Tuesday, April 28, 2015

Key West Bight

In an effort to put lipstick on a pig the city has paid a sum of money for a study and decided to rename the Bight as the Historic Seaport and bugger me if it doesn't have it's own webpage! Historic Seaport. And look what I found on their website, a depiction of Key West as a working port, a place where rough people gathered and some people made money.
Gillnet Boats
Not all boats in the Bight are sleek or home to the wealthy. Western Union, the former cable laying ship is now floating after a massive refit in 2011, Key West Diary 2011 operated by a local non profit after Historic Tours abruptly decided to get rid of the boat and unceremoniously had the crew walk the plank, as it were.
I am quite surprised how much the boat has deteriorated since 2011 and now it needs more work and thus more money and is currently out of service. This may be a losing proposition.
The Bight these days looks less historic but it bustles with tourist traffic nonetheless. Hemingway wrote about the Bight and the more or less unhappy people living on boats there in 1937 but those passages from To Have or To Have Not are a bit long to excerpt here. His description of a nighttime bicycle ride home is quite evocative from that period. And all one sentence too:
 HE DID NOT take the bicycle but walked down the street. The moon was up now and the trees were dark against it, and he passed the frame houses with their narrow yards, light coming from the shuttered windows; the unpaved alleys, with their double rows of houses; Conch town, where all was starched, well-shuttered, virtue, failure, grits and boiled grunts, under-nourishment, prejudice, righteousness, interbreeding and the comforts of religion; the open doored, lighted Cuban bolito houses, shacks whose only romance was their names; The Red House, Chicha’s; the pressed stone church; its steeples sharp, ugly triangles against the moonlight; the big grounds and the long, black-domed bulk of the convent, handsome in the moonlight; a filling station and a sandwich place, bright-lighted beside a vacant lot where a miniature golf course had been taken out; past the brightly lit main street with the three drug stores, the music store, the five Jew stores, three poolrooms, two barbershops, five beer joints, three ice cream parlors, the five poor and the one good restaurant, two magazine and paper places, four second-hand joints (one of which made keys), a photographer’s, an office building with four dentists’ offices upstairs, the big dime store, a hotel on the corner with taxis opposite; and across, behind the hotel, to the street that led to jungle town, the big unpainted frame house with lights and the girls in the doorway, the mechanical piano going, and a sailor sitting in the street; and then on back,past the back of the brick courthouse with its clock luminous at half-past ten, past the whitewashed jail building shining in the moonlight, to the embowered entrance of the Lilac Time where motor cars filled the alley.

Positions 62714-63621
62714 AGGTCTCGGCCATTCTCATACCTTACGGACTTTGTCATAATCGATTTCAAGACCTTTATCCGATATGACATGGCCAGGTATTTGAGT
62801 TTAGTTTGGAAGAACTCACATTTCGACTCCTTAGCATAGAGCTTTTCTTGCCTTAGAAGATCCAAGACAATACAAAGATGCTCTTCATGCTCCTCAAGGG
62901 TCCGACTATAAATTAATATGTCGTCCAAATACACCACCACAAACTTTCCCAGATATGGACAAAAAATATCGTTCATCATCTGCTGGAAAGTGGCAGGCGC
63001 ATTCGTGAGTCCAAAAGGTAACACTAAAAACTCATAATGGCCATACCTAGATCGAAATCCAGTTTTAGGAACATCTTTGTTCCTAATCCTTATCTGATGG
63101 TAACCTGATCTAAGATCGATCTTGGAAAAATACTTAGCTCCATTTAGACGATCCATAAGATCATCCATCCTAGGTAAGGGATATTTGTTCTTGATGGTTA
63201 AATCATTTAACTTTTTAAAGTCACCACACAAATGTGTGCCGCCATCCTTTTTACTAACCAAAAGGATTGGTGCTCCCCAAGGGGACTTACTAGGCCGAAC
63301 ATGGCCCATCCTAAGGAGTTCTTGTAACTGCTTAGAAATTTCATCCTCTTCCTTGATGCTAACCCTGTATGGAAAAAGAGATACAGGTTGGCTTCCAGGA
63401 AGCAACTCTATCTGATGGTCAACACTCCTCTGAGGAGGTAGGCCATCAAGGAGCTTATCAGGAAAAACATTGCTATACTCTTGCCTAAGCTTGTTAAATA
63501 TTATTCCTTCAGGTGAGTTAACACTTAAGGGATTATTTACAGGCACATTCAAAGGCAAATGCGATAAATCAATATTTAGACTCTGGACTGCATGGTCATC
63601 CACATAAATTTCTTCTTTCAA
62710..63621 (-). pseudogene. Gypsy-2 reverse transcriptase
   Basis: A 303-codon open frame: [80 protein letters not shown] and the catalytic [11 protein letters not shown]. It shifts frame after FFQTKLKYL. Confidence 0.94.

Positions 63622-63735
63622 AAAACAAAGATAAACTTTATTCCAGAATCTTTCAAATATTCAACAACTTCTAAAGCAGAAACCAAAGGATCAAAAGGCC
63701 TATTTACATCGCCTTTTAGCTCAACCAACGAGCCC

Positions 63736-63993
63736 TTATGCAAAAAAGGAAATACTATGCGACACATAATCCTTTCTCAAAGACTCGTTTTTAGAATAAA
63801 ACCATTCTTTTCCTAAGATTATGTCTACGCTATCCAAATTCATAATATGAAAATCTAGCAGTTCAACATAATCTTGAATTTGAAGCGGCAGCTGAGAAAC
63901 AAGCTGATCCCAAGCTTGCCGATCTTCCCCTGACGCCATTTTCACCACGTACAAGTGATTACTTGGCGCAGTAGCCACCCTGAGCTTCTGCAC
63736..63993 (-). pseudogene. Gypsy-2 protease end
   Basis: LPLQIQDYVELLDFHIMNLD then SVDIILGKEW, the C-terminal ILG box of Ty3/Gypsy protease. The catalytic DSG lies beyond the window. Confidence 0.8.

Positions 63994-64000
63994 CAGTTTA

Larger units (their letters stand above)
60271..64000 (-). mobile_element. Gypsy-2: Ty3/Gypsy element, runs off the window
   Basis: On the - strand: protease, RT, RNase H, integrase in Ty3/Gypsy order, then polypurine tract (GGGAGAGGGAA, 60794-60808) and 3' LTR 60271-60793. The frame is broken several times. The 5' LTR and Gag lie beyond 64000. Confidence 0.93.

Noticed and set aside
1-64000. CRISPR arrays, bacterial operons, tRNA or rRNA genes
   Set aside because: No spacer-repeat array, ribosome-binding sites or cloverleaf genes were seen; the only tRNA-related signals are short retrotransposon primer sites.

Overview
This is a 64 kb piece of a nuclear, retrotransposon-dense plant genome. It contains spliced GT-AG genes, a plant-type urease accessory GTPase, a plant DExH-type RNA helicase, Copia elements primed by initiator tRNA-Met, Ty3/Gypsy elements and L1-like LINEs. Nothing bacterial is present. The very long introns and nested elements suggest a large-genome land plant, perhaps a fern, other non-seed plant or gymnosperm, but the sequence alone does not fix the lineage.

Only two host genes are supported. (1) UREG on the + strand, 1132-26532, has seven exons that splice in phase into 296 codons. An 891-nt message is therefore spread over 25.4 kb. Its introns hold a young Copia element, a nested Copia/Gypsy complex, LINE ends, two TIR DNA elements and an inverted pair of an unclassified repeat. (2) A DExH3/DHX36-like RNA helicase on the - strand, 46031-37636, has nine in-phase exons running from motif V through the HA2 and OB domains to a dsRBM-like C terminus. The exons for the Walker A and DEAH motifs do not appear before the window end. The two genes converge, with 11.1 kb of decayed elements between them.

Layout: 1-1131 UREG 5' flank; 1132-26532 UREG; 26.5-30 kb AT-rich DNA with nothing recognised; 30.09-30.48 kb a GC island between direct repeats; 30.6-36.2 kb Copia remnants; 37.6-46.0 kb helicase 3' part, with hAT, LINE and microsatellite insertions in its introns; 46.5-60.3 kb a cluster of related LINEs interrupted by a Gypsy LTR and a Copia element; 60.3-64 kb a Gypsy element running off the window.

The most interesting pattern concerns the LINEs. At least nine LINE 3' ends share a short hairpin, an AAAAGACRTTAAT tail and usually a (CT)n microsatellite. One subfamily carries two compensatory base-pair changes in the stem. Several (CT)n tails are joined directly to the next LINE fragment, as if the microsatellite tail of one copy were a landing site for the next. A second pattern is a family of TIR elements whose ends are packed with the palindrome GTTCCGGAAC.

Nowadays its  a cruise ship towering over this little town, the smoke stack visible right across town if you have a tall enough vantage point. The romance isn't quite the same, mass tourism versus Depression era poverty.


Anonymous said...

Having read your blog for several years, I am aware that Hemingway does not rank amongst your favourite of writers. But damn, to me, that is one awesome paragraph. An opening sentence of 11 words, followed by a mass of narration full of comma's and semi-colons without a hint of a period. A piece of writing where I've always felt like I'm hearing a full vocalization from the story teller. Complete with the amazing section of "four second-hand joints (one of which made keys)".

That he bothers to tell us that only one makes keys has always touched me as a concrete demonstration of the narrators desire to describe the truth as it is running through him.

Another great post.
kb, Toronto

Conchscooter said...

I agree. I wish he wrote a bunch more like that. Its the short breathless sentences that leave me gasping.
I was struck when the city attempted a communal read of the book that it was frequently described as rather disjointed and one of his lesser works. And yet as you point out it has its brilliance.